Nevermind, I does say VA further down in that infographic on the site.

    • ClipClap

      Unless you’ve been to Arlington, TX.

      J. Gilligan’s, Cowboys, after that it pretty much runs dry. Going “out” in Arlington means going to Fort Worth.

    • drax

      Shouldn’t it be “A-Town, VA”?

    • Seattle?

      Seattle #5? Seattleites are famous for being introverts, hence the “Seattle freeze” phenomenon.

  • 22201 for 12

    Have you ever been to Arlington, TX? I have and the distinction is clear. We win.

    • ClipClap

      *high five*

      • Clarendon

        Fist bump… -><-

  • G Clifford Prout (now moderated for extra purity)

    So we really are the SF of the East coast or the Manhattan on the Potomac?

  • Drunk_IrishChick

    Arlington made the list because of its best bar, OSullivans

  • confused

    Huntington??? ahead of Alexandria?? WTF?

    • bringmetheyuppies

      thought the same exact thing. What the heck is there to do in Huntington? Hit the 7-11 and fryer place next door?

  • SamW

    I’m more confused by the listing of Oakton. I lived there for four years, and while it’s a nice residential area, there isn’t a single bar, let alone a “hip, trendy” one.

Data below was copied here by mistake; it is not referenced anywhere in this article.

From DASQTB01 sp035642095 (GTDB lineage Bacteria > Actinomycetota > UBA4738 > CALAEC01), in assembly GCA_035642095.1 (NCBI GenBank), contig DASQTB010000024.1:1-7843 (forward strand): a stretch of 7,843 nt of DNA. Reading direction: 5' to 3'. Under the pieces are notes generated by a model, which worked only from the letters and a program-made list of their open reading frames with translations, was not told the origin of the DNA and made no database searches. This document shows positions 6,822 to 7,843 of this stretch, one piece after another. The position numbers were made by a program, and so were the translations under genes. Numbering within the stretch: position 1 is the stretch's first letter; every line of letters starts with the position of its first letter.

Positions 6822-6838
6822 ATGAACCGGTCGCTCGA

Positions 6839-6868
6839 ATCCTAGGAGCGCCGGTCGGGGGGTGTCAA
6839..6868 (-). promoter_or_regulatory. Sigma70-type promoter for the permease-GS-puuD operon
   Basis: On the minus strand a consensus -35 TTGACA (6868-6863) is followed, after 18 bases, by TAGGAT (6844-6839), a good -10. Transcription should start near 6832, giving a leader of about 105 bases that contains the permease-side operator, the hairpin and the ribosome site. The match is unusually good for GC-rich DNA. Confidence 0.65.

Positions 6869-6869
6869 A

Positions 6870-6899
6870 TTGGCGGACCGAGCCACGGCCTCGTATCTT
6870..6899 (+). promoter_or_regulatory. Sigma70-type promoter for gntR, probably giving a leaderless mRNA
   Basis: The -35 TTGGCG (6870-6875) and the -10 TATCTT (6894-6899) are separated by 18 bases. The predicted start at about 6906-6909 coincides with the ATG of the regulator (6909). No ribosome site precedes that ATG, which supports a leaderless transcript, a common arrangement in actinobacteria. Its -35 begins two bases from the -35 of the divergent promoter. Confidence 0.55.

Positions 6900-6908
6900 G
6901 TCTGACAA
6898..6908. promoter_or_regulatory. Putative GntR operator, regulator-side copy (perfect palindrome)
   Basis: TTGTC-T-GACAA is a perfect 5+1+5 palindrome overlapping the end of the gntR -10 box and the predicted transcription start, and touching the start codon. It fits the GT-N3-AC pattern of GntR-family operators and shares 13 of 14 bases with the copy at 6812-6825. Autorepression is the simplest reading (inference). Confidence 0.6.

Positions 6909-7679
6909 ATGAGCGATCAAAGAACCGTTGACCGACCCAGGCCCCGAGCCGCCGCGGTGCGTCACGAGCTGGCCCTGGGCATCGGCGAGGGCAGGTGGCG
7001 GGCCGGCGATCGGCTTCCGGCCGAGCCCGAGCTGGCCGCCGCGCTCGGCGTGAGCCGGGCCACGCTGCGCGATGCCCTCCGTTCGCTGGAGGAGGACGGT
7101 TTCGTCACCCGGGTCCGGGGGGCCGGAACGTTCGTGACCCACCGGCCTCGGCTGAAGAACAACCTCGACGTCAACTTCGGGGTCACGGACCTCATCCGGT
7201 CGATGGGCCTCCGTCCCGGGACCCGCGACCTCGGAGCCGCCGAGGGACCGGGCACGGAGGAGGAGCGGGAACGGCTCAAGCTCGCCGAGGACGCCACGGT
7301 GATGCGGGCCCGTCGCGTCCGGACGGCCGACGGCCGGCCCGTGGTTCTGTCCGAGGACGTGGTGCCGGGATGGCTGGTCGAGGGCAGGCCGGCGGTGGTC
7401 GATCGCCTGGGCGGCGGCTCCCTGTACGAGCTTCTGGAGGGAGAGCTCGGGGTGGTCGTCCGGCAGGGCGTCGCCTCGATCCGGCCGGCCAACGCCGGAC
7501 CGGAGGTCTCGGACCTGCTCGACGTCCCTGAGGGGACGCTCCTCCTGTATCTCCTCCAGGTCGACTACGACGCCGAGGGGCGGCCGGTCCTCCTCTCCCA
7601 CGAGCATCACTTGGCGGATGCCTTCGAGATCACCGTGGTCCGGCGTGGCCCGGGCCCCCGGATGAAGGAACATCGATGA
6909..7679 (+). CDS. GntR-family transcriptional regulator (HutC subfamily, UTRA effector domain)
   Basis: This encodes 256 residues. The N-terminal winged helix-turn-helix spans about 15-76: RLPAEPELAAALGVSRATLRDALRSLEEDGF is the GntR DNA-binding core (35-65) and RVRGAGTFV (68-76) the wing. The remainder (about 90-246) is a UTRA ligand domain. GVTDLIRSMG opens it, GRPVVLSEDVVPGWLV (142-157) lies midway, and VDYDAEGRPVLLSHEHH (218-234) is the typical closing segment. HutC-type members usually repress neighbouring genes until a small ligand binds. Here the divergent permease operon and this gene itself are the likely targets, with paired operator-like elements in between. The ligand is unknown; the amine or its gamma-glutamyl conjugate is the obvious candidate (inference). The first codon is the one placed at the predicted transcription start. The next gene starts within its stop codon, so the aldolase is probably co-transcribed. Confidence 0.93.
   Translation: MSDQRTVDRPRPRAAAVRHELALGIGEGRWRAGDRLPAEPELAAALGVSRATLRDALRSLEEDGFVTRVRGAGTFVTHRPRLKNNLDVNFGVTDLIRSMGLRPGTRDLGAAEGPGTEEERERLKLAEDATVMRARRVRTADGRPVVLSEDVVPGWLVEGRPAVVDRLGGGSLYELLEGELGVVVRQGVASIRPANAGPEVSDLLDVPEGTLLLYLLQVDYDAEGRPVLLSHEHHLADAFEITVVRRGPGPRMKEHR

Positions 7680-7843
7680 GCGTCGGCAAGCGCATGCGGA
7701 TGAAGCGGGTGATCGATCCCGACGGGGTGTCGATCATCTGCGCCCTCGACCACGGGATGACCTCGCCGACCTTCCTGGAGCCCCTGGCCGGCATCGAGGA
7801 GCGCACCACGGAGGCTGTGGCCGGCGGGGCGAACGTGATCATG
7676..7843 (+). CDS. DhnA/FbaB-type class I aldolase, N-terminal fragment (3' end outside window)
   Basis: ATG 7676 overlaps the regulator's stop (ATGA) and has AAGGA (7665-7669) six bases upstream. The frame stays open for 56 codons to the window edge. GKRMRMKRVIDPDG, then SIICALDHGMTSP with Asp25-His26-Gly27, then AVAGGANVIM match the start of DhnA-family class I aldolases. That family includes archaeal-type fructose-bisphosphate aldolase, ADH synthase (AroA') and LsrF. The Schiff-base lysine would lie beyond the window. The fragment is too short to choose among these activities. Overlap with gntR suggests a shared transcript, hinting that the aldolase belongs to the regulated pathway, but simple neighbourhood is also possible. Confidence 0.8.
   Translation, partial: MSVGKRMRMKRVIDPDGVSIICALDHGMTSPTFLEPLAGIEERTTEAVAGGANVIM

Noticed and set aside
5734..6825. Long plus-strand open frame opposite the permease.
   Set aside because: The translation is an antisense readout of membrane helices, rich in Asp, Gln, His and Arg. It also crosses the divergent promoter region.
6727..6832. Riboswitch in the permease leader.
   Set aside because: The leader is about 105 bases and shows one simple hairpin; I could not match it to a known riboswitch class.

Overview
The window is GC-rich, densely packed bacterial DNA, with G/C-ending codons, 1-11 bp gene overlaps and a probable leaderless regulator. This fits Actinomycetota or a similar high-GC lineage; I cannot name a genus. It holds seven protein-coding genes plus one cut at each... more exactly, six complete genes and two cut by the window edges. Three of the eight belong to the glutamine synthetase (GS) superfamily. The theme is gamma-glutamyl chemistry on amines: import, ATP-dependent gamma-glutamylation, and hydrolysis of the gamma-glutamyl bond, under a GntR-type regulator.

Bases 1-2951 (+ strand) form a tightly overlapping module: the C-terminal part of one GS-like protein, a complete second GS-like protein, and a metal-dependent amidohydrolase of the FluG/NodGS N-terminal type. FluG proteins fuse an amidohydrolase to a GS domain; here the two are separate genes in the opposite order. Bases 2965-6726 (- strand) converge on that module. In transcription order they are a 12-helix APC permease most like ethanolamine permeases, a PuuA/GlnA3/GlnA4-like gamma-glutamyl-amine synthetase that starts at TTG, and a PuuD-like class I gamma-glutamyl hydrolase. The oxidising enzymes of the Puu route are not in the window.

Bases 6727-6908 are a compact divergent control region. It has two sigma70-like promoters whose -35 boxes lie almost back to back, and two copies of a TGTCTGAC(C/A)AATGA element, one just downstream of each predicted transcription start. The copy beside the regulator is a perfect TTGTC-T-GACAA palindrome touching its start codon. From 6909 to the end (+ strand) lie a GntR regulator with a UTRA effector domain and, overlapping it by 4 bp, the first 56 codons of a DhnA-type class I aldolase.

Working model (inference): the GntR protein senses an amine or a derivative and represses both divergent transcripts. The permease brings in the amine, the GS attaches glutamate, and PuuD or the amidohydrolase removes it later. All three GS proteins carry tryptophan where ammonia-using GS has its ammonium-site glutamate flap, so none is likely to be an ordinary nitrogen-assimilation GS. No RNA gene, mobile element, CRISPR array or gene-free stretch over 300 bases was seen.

• WeiQiang

      I think the idea is that the areas listed have residents who’d rather go out than stay at home. Whether people from Oakton or Belle Haven (wtf?) go out IN their own ‘hoods isn’t clear. Maybe people from Oakton have a penchant for going out in Stafford.

    • sunflower


  • Grammarian

    How can you seek a “social”? Social is an adjective. That’s like saying “I’m seeking a blue”, or “I’m seeking a fast”. Um, huh?

    Yeah, it’s nitpicky, but still.

    • PearDPea

      Both “social” and “seeker” are describing the people

      • Grammarian

        Sorry, no.

        A “social seeker” is supposedly a person who seeks out social activities. But “social” is an adjective, and in this case, “social” would be modifying the noun, “seeker”. You cannot “seek” an adjectives.

        Would you be a “spicy seeker” if you liked spicy food? No, you would either be a spice seeker (which isn’t quite there, because that might mean you’re looking for garlic powder) or a “spicy food seeker” (better).